However, there might be some adjustments needed for a particular setup like this one. Depending on your location, you have to make sure you have set the channel plan to one corresponding to your regional frequency band. Depending on the gateway variant, the default channel plan might not be the one you need.

On how to make changes, if needed, watch our instructional video (opens new window), or read this guide (opens new window).

#Use the Built-in MQTT Broker

This chapter will show you how to subscribe to topics, receive and send data reported by nodes through MQTT.fx, using the build-in MQTT Broker. You will need the MQTT.fx tool (MQTT clients) that can be downloaded here (opens new window).

  1. The data is transmitted by using an Uplink Topic. To see the MQTT topic templates for your gateway, in the Web UI, navigate to LoRa Network > Global Integration > Uplink Topic.
Global Integration topic templates
Figure 3: Global Integration topic templates


Do not change the topics in your gateway. They are just templates of what your topic should look like and what the built-in MQTT Broker uses.

  1. To generate a correct Uplink Topic you will need the template and the following information:
  • application_ID – This is the ID of your application. To see it, navigate to LoRa Network > Application.
Applications list
Figure 4: Applications list
  • device_EUI – This is the EUI of your device. To see it, navigate to LoRa Network > Application > Edit.
Devices list
Figure 5: Devices list
  1. With this information, the topic template application//device//rx will change to something like application/1/device/60c5a8fffeXXXXXX/rx.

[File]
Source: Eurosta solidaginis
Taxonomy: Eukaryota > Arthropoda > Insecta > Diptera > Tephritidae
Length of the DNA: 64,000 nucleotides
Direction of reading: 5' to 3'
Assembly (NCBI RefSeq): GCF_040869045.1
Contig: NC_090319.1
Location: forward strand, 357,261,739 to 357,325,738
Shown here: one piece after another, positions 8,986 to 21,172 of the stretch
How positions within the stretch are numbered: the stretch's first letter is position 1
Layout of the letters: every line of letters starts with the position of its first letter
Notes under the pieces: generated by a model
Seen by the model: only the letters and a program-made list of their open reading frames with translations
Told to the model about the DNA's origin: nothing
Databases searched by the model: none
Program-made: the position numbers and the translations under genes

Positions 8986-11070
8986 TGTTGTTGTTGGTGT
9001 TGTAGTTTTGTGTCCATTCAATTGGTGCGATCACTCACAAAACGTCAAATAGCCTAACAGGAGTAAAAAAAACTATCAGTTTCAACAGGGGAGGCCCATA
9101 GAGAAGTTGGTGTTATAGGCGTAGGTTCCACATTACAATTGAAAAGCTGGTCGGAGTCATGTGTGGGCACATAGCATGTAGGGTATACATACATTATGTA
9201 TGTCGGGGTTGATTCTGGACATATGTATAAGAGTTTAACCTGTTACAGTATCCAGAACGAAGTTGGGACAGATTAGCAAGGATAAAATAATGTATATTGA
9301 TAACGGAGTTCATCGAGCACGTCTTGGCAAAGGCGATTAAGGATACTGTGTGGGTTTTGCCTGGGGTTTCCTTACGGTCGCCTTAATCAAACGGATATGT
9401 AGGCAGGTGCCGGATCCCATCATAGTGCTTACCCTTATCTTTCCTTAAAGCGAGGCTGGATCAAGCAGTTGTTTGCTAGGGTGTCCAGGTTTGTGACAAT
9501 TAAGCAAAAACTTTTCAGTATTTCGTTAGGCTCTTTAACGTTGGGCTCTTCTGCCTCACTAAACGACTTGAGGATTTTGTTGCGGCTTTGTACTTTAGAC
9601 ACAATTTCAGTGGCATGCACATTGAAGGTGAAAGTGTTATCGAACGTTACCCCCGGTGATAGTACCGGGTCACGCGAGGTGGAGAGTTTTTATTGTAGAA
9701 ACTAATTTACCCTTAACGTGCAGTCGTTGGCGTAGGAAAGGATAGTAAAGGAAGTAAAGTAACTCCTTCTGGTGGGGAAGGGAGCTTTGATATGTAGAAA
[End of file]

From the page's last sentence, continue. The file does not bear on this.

2. If you want to subscribe to all nodes in an application, use the following topic (replace with the ID of your application):

  1. If you want to subscribe to data from all applications, use the topic:

#Subscribe to the Topic via MQTT.fx

  1. Open the MQTT.fx tool and click on the New button ().
 MQTT.fx startup window
Figure 6: MQTT.fx startup window
  1. Type the IP address of the gateway and click Connect. The black indicator on the far right should turn green, indicating that the connection is successful.
Connecting MQTT.fx
Figure 7: Connecting MQTT.fx


For this tutorial, the gateway is connected to the local network, so the IP is Yours will be different.

  1. To connect to the topic, navigate to the Subscribe tab, type in the Uplink Topic you created, and click the Subscribe button.
Subscribing to the topic
Figure 8: Subscribing to the topic
  1. You can send a message from the node to test the connection. Via the RAK Serial Port Tool (opens new window), you can send a “Hello RAKwireless” message. The data must be in HEX, so if you want to send the message, use the following command: